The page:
MYTH: The only way to train a deaf dog is with hand signs False. Though using hand signs to train and communicate with a deaf dog is very common, one alternative is to communicate with physical prompts or touch training. In fact, touch training is used almost as frequently by deaf dog pet parents as hand signs. Touch training involves touching the dog on different parts of the body or in different ways - 1 tap, 2 taps, a short directional pet, etc. to communicate different commands. One example she shared was teaching a deaf dog that a rub along the chin means to "come".
MYTH: Deaf dogs are more likely to experience separation anxiety No significant differences in frequency of separation anxiety was noted between deaf and hearing dogs. The reasons for separation anxiety in deaf and hearing dogs is different. Primary cause of anxiety for deaf dogs is waking up or looking up from a really interesting dust bunny he is playing with and realizing that his person has disappeared, whether that's into a different room or from the house altogether. Deaf dog will go hunt for his person and, once found, will frequently return to what he was doing and relax. A hearing dog with separation anxiety, she suggests, is more related to being left alone. For deaf dogs, it's more of a case of "Where are you?" causing stress rather than, "Why am I alone?" To prevent "separation" anxiety in deaf dogs: when you leave the room or the house, notify your deaf dog that you are leaving. When this simple and additional communication occurs, she finds that deaf dogs do not exhibit behavior similar to separation anxiety. Of course, every dog is different, but this is a good rule of thumb.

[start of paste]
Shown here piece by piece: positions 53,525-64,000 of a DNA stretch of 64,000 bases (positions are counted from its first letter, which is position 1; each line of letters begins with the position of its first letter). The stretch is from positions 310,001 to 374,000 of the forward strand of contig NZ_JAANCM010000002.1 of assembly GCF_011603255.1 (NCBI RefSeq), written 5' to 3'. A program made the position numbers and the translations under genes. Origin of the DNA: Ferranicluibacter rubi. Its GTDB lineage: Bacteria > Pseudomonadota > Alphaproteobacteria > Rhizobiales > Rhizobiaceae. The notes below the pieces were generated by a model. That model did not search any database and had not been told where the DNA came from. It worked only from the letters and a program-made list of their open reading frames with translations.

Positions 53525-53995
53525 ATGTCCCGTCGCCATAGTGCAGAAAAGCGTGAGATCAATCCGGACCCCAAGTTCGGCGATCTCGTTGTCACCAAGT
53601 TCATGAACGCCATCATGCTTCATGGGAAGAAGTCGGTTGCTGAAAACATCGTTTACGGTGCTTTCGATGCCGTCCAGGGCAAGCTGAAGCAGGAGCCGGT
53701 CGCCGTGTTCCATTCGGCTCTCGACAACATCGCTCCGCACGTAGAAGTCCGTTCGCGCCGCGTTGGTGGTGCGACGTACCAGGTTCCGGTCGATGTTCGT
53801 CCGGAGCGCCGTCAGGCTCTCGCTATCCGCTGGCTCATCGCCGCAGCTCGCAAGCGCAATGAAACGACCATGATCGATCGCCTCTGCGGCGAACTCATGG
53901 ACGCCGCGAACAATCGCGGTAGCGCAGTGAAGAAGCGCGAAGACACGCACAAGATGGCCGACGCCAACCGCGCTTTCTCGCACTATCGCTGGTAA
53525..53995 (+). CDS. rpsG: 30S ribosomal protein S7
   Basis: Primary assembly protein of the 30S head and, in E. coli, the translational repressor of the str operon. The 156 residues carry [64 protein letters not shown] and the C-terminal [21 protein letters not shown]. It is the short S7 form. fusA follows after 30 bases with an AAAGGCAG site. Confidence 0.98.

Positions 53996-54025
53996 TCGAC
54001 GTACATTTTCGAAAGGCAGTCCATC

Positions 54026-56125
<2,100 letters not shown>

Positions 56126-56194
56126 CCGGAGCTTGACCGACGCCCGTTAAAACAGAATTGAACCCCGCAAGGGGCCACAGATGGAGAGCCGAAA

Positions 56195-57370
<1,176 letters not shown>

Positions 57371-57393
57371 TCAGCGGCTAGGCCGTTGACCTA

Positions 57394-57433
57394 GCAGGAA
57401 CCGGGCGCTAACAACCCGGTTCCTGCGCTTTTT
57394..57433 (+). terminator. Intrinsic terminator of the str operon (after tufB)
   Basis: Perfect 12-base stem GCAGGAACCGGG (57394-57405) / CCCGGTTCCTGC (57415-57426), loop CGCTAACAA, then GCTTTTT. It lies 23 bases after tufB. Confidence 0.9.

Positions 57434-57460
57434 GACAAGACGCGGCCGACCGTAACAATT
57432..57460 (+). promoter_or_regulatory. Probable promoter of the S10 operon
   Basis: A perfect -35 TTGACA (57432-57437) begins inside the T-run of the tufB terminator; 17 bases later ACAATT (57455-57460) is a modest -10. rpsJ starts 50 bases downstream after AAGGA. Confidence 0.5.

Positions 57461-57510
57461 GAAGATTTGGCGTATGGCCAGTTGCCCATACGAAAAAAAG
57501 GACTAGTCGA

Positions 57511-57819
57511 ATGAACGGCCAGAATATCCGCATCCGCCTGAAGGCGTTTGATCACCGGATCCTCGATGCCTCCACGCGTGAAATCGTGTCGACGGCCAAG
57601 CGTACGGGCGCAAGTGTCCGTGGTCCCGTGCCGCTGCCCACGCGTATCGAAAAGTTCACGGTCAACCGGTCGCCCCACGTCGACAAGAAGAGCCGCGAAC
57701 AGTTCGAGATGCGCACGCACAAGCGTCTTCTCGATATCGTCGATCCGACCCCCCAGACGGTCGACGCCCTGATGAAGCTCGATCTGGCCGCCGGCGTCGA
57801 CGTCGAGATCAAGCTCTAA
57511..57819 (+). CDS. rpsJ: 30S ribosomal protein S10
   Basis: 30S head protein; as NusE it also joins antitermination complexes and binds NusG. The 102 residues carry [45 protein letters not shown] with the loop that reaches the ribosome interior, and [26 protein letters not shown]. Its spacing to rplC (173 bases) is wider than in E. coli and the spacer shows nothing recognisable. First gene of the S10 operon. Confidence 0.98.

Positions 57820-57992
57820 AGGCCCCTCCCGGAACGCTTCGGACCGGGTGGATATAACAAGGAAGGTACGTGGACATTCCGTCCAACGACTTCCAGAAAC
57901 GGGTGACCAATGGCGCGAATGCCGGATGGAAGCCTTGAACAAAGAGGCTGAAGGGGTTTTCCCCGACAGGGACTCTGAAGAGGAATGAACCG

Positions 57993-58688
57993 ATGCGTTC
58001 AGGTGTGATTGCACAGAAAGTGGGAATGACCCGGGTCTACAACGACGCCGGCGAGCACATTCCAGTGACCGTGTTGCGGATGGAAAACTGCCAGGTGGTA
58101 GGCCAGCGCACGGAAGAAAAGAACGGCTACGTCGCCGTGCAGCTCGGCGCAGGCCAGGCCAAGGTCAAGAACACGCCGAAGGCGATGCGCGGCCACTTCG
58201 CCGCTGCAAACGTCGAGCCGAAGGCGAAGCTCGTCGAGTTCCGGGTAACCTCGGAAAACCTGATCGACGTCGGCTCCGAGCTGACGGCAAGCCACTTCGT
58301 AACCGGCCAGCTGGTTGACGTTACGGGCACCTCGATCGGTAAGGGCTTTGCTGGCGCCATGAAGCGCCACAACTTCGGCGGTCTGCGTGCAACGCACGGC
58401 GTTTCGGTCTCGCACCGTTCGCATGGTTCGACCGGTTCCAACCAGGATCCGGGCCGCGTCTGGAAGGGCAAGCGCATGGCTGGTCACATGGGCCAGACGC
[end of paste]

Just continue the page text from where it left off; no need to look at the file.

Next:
MYTH: Talking or using your voice to communicate is pointless When humans speak, body language and facial expressions change, which communicate information as well.
MYTH: Deaf dogs are extremely hard to train As a matter of fact, when it comes to training dogs, visual signals are more effective than voice commands. A voice command is not necessary, so training a deaf dog is not any more difficult!